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From the Chicago Tribune
Program puts transgender process on an easier path
New system avoids months or years of barriers
By Jenni Prokopy
Special to the Tribune
June 23, 2010
Ten years ago, when Candice Hart began her transition from male to female, she faced the possibility of losing everything, including her relationships and career. That, in addition to the process she had to undergo in preparation for the transition, was agonizing, she said.
“I lived in fear that I would be denied access to hormones or other services that I believed were necessary for me to live my life,” said Hart. She said the therapist who would approve her hormone therapy was a virtual stranger who held the keys to her new life.
Hart’s experience is common for those following the traditional path for transgender treatment: months or years of costly, time-consuming counseling that are barriers for many. It also can be so overwhelming that many people abandon the idea or suffer severe emotional and psychological damage, said Hart, vice chair of the Illinois Gender Advocates.
In April, the Howard Brown Health Center Iaunched a new program designed to minimize some of the emotional suffering and reduce barriers to care for those seeking access to hormones. Officials hope the program, in which patient and health care provider work as a team, will set a new standard in the Chicago area for consistent treatment that will empower patients and create healthier outcomes for members of the transgender community, whether or not they subsequently move forward with sex-change surgery.
“We have chosen this as the model that works best for the population we serve,” said Kelly Ducheny, director of behavioral services at the center who helped develop THInC (Trans Hormones — Informed Consent). She said other health care providers with the necessary interdisciplinary team could adopt similar approaches.
“If an organization has the dedication to do that … (and) people are competent at providing the service, absolutely we would love to see that,” Ducheny said.
The THInC protocol is a three-step process, now a requirement for hormone treatment at the center, one of the largest LGBT (lesbian, gay, bisexual, transgender) organizations in the country. Howard Brown’s main location is located in the Lakeview neighborhood popularly known as Boystown and is convenient to Andersonville, two North Side neighborhoods that are home to large LGBT communities.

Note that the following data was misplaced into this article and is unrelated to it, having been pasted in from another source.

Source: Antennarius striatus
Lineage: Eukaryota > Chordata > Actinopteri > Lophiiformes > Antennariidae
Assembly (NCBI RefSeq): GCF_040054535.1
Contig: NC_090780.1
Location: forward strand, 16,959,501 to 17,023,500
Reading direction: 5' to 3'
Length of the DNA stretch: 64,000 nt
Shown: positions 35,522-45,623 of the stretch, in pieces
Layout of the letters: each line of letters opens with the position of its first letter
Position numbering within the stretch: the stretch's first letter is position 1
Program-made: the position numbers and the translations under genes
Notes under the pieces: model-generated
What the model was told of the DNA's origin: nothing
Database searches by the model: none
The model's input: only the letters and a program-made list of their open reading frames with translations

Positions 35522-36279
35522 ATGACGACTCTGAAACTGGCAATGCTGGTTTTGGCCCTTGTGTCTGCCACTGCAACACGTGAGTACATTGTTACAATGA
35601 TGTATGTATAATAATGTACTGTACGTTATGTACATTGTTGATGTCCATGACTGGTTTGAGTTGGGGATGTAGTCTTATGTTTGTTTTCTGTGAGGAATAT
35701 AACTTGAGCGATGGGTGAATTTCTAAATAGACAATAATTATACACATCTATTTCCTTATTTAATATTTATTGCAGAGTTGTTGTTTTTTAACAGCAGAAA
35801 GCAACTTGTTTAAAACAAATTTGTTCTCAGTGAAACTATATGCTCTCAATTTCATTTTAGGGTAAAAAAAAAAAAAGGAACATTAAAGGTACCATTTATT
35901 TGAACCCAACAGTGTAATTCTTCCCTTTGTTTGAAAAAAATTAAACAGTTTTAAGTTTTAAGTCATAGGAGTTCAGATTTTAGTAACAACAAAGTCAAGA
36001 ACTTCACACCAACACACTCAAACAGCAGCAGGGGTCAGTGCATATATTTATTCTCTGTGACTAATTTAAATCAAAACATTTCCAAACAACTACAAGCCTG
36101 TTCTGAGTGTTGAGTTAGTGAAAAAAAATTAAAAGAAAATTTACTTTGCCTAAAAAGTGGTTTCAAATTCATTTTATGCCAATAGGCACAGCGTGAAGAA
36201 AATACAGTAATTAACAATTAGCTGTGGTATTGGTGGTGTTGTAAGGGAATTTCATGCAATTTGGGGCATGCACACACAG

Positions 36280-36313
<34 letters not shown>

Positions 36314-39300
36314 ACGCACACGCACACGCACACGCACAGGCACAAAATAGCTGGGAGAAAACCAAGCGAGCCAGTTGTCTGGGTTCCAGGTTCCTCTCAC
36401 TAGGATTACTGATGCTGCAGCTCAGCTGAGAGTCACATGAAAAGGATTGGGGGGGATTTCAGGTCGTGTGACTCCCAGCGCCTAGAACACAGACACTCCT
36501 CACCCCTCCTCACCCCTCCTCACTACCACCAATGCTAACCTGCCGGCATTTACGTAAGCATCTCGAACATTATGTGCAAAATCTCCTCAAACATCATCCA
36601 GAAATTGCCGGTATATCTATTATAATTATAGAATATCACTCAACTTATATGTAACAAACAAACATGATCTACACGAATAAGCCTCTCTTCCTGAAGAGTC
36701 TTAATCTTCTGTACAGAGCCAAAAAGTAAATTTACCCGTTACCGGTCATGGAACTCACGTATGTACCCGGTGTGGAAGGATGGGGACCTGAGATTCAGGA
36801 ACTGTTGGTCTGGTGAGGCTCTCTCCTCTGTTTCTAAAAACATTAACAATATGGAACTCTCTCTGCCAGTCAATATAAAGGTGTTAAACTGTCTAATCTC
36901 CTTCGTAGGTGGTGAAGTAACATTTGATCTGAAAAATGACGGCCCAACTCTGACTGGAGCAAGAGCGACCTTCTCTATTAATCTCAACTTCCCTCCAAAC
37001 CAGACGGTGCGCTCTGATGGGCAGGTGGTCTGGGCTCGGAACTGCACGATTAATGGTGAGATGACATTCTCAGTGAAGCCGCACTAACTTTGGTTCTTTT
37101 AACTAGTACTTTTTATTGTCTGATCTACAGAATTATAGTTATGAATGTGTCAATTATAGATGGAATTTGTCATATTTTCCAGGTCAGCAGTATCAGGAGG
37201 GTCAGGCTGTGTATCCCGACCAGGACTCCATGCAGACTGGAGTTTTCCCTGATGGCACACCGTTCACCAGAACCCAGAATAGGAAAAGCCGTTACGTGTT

THInC patients start by providing a full medical history and receiving a physical exam, including blood tests to examine liver function (which can be affected by hormones). A second appointment with a hormone advocate ensures the patient can demonstrate “informed consent.” If the patient has all the information necessary, plus the cognitive ability to decide to move forward — having considered both the short-term and life-long consequences of hormones — informed consent is granted.
The advocate then helps develop a transition plan, including ways to address workplace and relationship issues.
At a third appointment, the patient and health care provider discuss test results, review the transition plan and decide which hormones, if any, are appropriate and begin treatment. An optional fourth step is participation in a support group.
Earlier this month, about 60 LGBT-focused mental health professionals and community members gathered at Center on Halsted to discuss the program.
Braden Berkey, director of the Sexual Orientation and Gender Identity Institute at Center on Halsted, said the collaborative aspect of THInC is “powerful.” Transgender individuals exploring hormone therapy are not mentally ill and shouldn’t be “pathologized,” he said.